August 10, 2010
Perhaps peer prejudice is to blame
I happened across Hurricane Vanessa's blog post this morning about the UK's Marks and Spencer filling out their children's lines to cater for larger sizes - for children who are obese. They've even gone so far as to include bootlegs to balance out pudgy children's figures.
Vanessa mentioned then that compulsory PT in schools might be the answer to overweight children. Here are my thoughts:
I was a pudgy teen in primary and high school, and don't think compulsory PT does anything to teach you how to control your habits, besides the theory. I was insecure as it was at school because of being overweight, and one of the main issues here is also the way that pudgy children are treated by their not-so-pudgy peers - I found myself making excuses to avoid PT; not to avoid the exercise, because I desperately exercised at home (without losing the weight, I might add), but to avoid my peers.
I understand the need for children to learn about team work, but I think children also need to accept other people for who they are, and their prejudices about "fat" people usually come from their upbringing - small comments parents and grown-ups make around children can drastically affect the way that they think about life and about people.
If "fat" children were accepted into the team without judgement and prejudice, perhaps they would take part in more sports. I understand that in today's day and age, what with PlayStations and so forth, children are not too eager to get out there and look after themselves. But I don't think that schooling has any power in this.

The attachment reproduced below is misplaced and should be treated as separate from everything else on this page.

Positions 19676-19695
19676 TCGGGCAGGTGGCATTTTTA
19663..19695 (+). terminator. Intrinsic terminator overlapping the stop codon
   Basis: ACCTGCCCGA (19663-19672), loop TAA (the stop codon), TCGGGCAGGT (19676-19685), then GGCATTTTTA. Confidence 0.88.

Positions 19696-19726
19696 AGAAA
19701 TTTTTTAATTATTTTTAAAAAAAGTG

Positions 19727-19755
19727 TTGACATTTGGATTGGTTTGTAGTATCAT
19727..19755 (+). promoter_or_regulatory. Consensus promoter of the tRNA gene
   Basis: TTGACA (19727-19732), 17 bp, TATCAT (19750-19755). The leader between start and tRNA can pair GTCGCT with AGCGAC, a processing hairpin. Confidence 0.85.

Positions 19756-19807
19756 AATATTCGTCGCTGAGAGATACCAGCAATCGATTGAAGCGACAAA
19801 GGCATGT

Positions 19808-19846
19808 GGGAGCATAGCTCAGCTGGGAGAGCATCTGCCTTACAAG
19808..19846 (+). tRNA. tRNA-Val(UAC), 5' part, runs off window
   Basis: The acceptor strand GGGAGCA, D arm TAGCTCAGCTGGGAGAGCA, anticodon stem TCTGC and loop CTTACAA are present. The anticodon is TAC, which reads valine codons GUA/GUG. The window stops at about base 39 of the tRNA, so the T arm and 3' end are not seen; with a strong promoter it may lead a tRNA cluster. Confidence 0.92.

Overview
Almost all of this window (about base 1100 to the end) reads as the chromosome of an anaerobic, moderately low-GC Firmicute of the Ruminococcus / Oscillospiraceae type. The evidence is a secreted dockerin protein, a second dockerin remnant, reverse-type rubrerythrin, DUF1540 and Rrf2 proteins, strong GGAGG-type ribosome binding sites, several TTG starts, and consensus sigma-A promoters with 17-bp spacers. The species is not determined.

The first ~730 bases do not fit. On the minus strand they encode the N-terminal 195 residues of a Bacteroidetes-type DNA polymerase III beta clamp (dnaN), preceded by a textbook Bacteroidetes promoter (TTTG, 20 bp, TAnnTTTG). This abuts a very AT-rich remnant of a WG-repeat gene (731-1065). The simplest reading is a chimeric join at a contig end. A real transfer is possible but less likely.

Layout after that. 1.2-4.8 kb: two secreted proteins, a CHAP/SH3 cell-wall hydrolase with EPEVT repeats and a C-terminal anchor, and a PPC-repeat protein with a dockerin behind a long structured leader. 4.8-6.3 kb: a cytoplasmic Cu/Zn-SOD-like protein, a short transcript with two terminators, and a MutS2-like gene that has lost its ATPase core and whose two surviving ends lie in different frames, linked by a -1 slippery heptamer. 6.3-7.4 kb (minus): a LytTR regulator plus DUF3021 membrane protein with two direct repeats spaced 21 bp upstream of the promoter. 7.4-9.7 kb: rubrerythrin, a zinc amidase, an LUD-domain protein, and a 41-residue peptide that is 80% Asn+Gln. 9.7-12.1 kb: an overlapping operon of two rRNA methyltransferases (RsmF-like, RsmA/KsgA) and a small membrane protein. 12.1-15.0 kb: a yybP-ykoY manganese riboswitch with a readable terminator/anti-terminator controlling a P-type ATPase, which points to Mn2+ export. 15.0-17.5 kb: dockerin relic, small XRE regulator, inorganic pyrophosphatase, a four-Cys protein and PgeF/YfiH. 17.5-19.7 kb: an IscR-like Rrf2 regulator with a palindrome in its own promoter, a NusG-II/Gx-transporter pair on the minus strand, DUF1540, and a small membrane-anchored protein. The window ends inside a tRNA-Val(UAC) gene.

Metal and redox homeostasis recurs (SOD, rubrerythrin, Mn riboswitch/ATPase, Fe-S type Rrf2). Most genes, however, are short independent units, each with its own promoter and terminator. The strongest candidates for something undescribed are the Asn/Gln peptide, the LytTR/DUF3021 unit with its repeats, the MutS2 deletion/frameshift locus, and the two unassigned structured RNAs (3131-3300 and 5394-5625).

Learning and change begins at home, and if their parents are allowing them to spend entire weekends in front of the game console and chowing down on take-out, which I might mention the parents are responsible for purchasing, then why should they change?
Even worse is if the parents are also stuck in front of the television every weekend! Parents need to take responsibility as well.
Perhaps this is a deeper societal problem that needs to be rooted out, rather than blaming the schooling system, which we already know is practically powerless when it comes to discipline, let alone changing the way children have been brought up to think.
I'd like to add that only once I became happy with myself as I was by not having the constant pressure from feeling to be judged by my peers did I drop the weight, and I'm now a very healthy size 10-12 (depending on brand)!
An important step, to anyone who'd like to know, is to avoid the scale like the plague!